Journalism of courage and impact


If this was the Oscars, my award would be for Best Supporting Role category. 

Because that is actually what my journalism career has been mostly about -- supporting others in the media profession through mentorship and on-the-job training. 

In fact, the joke back home is that the Nepali Times is a classroom, not a newsroom.  

At the paper, my focus has always been not just to teach how to do journalism, but also why. This is especially important at this time in history when the mass media in Nepal and elsewhere is in a financially fragile state. This makes it more vulnerable to pressure from corporate interests, the state and the metaverse.


These days, tyrants ruling totalitarian states are not the only threats to journalism. The threat is more from populist despots who get themselves elected by coopting the institutions of democracy, and then proceed to dismantle and undermine those very institutions to stay on in power. 

At this time when there is a new multipolar Cold War, we have to remember that it is morally more important to defend democracy and press freedom than pursue narrow geostrategic interests — even when those violations are happening among your allies. An enemy of an enemy is not necessarily your friend.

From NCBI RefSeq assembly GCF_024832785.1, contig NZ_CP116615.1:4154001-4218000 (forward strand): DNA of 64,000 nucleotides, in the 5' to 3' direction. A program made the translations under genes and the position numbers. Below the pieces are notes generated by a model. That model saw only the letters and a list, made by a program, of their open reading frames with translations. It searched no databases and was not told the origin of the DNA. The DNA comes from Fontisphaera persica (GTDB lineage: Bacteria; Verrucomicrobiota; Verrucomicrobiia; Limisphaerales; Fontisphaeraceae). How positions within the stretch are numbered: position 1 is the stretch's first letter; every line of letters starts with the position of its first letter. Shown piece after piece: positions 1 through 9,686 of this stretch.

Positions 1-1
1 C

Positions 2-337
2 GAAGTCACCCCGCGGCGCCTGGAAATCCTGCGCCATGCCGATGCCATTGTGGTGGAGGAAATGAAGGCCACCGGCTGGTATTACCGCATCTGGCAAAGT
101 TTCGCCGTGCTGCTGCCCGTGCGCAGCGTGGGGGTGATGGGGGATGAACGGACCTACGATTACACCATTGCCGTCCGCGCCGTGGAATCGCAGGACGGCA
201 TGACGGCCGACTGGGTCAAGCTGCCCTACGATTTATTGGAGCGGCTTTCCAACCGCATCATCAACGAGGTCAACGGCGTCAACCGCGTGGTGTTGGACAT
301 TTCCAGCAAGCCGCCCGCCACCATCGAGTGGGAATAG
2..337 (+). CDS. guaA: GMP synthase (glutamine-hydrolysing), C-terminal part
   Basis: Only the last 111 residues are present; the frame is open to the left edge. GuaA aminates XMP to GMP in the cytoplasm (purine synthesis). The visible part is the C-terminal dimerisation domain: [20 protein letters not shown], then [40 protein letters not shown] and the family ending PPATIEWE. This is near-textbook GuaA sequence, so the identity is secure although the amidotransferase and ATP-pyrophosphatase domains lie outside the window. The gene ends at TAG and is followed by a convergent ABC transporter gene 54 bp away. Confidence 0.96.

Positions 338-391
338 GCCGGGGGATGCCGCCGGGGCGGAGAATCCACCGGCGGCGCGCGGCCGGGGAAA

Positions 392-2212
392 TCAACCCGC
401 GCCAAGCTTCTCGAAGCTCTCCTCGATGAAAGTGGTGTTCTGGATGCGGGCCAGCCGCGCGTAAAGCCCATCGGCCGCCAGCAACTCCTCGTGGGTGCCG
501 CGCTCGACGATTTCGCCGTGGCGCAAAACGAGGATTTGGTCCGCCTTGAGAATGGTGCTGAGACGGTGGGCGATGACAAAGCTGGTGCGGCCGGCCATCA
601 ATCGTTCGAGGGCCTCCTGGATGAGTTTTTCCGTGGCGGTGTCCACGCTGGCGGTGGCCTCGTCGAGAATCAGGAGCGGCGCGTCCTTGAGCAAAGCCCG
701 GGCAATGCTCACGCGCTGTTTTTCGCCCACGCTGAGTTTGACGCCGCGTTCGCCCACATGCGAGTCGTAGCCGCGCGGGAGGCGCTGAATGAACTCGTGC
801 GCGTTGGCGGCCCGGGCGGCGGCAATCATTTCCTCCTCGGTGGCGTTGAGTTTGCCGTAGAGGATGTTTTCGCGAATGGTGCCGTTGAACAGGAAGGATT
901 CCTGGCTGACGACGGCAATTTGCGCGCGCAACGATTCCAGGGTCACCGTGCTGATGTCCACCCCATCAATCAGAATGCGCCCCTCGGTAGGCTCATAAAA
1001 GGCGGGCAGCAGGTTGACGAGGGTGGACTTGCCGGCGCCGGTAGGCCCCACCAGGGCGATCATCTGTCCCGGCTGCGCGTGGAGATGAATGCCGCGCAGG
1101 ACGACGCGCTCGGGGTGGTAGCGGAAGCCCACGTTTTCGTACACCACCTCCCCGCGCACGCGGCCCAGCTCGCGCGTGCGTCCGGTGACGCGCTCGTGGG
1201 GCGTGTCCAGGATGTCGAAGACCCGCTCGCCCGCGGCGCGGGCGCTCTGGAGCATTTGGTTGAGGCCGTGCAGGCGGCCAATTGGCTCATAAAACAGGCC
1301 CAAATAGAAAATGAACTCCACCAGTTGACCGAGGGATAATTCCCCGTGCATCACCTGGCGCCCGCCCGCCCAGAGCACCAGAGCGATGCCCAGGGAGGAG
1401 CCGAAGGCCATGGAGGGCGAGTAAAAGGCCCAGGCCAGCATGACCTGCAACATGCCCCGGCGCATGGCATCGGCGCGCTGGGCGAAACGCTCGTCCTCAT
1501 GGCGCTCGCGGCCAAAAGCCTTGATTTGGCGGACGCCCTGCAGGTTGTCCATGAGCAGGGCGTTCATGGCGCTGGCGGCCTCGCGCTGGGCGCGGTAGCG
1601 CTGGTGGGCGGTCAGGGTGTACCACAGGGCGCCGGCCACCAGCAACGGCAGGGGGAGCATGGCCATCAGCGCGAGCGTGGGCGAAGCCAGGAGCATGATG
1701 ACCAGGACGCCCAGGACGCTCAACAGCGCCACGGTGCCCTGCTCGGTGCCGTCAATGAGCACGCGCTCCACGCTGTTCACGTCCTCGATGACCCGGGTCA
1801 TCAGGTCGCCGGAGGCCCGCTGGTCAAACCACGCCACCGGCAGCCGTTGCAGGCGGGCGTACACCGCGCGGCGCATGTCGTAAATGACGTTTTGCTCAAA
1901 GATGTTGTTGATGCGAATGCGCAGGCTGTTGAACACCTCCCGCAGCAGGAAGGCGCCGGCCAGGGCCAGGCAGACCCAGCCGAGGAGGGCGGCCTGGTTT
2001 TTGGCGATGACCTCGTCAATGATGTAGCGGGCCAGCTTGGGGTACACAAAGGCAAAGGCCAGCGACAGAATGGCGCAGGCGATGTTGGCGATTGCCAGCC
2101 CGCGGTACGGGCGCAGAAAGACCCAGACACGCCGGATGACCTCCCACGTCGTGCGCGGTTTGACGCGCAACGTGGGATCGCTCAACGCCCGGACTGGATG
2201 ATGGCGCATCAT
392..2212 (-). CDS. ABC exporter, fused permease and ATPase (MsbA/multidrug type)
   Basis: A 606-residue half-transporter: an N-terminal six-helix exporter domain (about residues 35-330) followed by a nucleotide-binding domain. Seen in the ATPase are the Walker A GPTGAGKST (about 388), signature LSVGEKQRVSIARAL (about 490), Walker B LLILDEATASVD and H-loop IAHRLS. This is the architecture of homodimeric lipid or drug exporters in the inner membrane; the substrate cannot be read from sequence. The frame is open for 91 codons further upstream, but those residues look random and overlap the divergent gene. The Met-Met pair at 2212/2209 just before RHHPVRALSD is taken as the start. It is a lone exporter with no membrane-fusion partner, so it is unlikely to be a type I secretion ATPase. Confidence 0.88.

You know, I feel like a bit of an imposter being recognised today. The real heroes in the media are those brave colleagues around the world who have paid with their lives, who are in detention, are being tortured, those spending sleepless nights because of the threats to their families, and those trolled and harassed by cyber lynch mobs.


It is an honour to represent all of them.

At times in the past when our office was vandalised and we were physically assaulted,  the thing that kept our hopes up was that darkness is always followed by a new morning. 

And during those long months in exile, the person I missed the most back home was my dog. I kept my hopes up by reminding myself that I would see him again one day, and I did. He taught me how not to be a lapdog, but to be a watchdog. 

Aloha and Mahalo.

  • Most read